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Mentorship Program with M&T Bank Doubles This Year


A 2020–2021 pilot mentorship program between Buffalo State College and M&T Bank was such a success that it has expanded this academic year.

Launched in fall 2020, the program paired minority students enrolled in Buffalo State’s Muriel A. Howard Honors Program with mentors in M&T’s Legal Division across a number of states. James Finnerty, Buffalo State’s vice president for institutional advancement, and Laura O’Hara, general counsel for M&T and a member of the Buffalo State College Foundation Board of Directors, worked with Kara Handzlik, senior associate general counsel and legal operations manager at M&T, to design the program.

The goal was to introduce students to the professional world and help them gain insights into networking, creating a strong résumé, preparing for job interviews, and finding work-life balance, among other things.

M&T recently released a video titled “Difference Makers” that showcases the program’s first year. In the video, both mentors and mentees noted how they personally benefited from their involvement.

“The relationships between the mentors and mentees and the networks that have developed for the students are fantastic.”

- Kara Handzlik, Senior Associate General Counsel and Legal Operations Manager, M&T

Amy McMillan, Buffalo State professor and director of the honors program, invited 90 minority honors students to apply. Sixteen were selected and 13 stayed with the program until it wrapped up last May. She said it felt like a success.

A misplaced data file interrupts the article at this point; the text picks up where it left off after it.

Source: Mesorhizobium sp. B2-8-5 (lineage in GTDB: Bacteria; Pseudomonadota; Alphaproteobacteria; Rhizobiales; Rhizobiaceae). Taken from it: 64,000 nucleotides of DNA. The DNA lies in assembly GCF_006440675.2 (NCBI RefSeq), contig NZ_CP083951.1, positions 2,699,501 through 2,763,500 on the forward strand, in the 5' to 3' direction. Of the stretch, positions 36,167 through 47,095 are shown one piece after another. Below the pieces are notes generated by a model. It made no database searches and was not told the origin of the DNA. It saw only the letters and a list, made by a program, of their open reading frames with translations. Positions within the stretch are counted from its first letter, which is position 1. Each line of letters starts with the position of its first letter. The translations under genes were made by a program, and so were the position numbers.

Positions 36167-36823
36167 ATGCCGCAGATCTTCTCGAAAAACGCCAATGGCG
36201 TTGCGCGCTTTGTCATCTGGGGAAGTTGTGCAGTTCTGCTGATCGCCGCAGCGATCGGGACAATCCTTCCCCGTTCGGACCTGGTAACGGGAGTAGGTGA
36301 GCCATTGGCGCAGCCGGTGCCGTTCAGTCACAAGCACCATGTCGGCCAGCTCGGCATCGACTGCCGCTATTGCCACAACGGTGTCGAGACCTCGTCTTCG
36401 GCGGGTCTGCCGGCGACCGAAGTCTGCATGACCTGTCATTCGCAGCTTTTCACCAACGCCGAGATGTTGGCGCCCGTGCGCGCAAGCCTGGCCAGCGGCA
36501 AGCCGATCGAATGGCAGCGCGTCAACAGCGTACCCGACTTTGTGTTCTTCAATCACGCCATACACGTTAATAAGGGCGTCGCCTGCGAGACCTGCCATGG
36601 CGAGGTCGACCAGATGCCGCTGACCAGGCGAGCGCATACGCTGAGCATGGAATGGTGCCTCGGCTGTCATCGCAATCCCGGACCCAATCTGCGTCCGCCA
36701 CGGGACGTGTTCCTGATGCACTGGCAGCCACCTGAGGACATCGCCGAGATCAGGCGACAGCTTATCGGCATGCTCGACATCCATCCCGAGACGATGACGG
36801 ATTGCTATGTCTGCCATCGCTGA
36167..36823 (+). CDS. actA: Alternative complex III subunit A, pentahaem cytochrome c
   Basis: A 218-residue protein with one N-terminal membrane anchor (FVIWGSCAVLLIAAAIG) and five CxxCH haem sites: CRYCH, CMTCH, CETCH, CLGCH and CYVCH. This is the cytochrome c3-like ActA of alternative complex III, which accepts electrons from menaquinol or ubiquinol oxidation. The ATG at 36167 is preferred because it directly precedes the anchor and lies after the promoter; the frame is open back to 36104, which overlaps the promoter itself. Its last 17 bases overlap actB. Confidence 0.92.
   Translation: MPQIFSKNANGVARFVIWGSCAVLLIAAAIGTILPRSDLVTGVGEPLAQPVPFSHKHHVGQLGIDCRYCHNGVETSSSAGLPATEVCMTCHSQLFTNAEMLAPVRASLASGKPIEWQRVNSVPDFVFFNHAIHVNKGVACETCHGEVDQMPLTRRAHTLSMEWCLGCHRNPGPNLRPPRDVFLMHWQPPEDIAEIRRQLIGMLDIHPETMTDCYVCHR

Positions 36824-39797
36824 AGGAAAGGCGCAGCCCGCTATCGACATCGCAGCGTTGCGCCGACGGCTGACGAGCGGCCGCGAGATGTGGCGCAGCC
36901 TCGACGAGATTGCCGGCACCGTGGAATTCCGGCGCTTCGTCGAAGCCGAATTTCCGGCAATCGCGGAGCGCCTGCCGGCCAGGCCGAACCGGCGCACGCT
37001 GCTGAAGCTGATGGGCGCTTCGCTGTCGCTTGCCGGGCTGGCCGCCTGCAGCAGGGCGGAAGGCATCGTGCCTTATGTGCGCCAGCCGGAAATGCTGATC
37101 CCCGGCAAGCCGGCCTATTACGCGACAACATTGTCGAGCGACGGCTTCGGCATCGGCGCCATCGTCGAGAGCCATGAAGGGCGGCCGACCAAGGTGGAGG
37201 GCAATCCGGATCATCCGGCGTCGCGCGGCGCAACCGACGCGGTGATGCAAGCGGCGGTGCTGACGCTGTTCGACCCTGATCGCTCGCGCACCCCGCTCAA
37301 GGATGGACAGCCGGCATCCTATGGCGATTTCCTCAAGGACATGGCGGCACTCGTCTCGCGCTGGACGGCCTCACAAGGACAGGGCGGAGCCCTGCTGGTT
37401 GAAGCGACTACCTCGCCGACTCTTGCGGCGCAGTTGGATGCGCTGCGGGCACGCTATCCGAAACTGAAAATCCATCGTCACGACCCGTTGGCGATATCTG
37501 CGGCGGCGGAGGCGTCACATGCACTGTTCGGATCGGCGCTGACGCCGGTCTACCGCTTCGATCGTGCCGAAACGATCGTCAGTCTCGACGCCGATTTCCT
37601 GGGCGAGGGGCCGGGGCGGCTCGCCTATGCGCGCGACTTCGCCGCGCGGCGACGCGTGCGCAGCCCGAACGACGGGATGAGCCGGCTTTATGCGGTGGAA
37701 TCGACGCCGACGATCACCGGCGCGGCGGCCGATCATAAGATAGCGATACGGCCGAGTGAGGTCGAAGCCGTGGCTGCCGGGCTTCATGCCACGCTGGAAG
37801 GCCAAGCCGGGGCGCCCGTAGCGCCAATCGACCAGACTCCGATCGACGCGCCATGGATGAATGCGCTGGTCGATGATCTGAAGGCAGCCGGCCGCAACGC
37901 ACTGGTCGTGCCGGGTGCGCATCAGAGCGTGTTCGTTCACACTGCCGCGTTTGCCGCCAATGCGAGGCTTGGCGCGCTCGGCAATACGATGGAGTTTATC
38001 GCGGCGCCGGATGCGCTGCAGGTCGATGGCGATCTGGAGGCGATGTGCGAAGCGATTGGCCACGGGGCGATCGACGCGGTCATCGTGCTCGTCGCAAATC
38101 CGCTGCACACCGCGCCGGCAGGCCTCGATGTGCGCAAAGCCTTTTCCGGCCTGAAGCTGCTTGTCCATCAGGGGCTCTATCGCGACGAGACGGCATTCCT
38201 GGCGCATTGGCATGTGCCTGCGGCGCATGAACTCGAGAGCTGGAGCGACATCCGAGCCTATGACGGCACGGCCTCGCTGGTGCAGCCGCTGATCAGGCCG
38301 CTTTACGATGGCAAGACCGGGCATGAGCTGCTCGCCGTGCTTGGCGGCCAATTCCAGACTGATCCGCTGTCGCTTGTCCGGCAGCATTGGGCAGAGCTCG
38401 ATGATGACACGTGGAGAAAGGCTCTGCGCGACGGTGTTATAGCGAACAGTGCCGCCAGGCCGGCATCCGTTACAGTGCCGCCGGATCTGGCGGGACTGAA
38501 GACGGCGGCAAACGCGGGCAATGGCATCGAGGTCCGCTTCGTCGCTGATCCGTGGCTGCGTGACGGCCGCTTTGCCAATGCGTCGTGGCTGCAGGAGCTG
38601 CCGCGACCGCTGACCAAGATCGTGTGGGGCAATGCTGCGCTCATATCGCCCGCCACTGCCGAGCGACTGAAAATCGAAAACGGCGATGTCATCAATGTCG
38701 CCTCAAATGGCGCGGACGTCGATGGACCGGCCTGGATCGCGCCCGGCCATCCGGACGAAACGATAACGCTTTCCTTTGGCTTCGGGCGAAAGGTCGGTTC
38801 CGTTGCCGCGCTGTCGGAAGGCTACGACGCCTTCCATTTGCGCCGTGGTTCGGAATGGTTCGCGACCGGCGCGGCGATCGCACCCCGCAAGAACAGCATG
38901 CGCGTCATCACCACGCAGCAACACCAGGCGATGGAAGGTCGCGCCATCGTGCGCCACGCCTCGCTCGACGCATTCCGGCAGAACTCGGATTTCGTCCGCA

This year the bank expanded the program, adding mentors from other divisions, including human resources, technology, and risk.

“I think both years have gone extremely well,” Handzlik said. “The relationships between the mentors and mentees and the networks that have developed for the students are fantastic.”

Because there was room for more students this year, the college opened up the program to the entire student body. About half the 27 students who applied are in the honors program, McMillan said. All 27 were accepted, and they started meeting with their mentors remotely in September.

“We weren’t sure if we’d be able to accommodate all the students who applied, but thankfully, more than enough M&T employees stepped forward to serve as mentors,” McMillan said.

During the one-on-one time students have each month, they ask their mentors philosophical questions, such as, “How do I figure out what I want to do with my life?” in addition to more pragmatic requests for reviews of résumés and cover letters, according to McMillan.

Oneika Webb, a Buffalo State student who participated in the program last year, worked with her mentor specifically on interviewing techniques and presenting herself professionally, McMillan said, adding that Webb landed a prestigious management development job with M&T after she graduated.

“Although the position wasn’t related to the mentorship program,” McMillan said, “I think the work Oneika did with her mentor set her up to be successful.”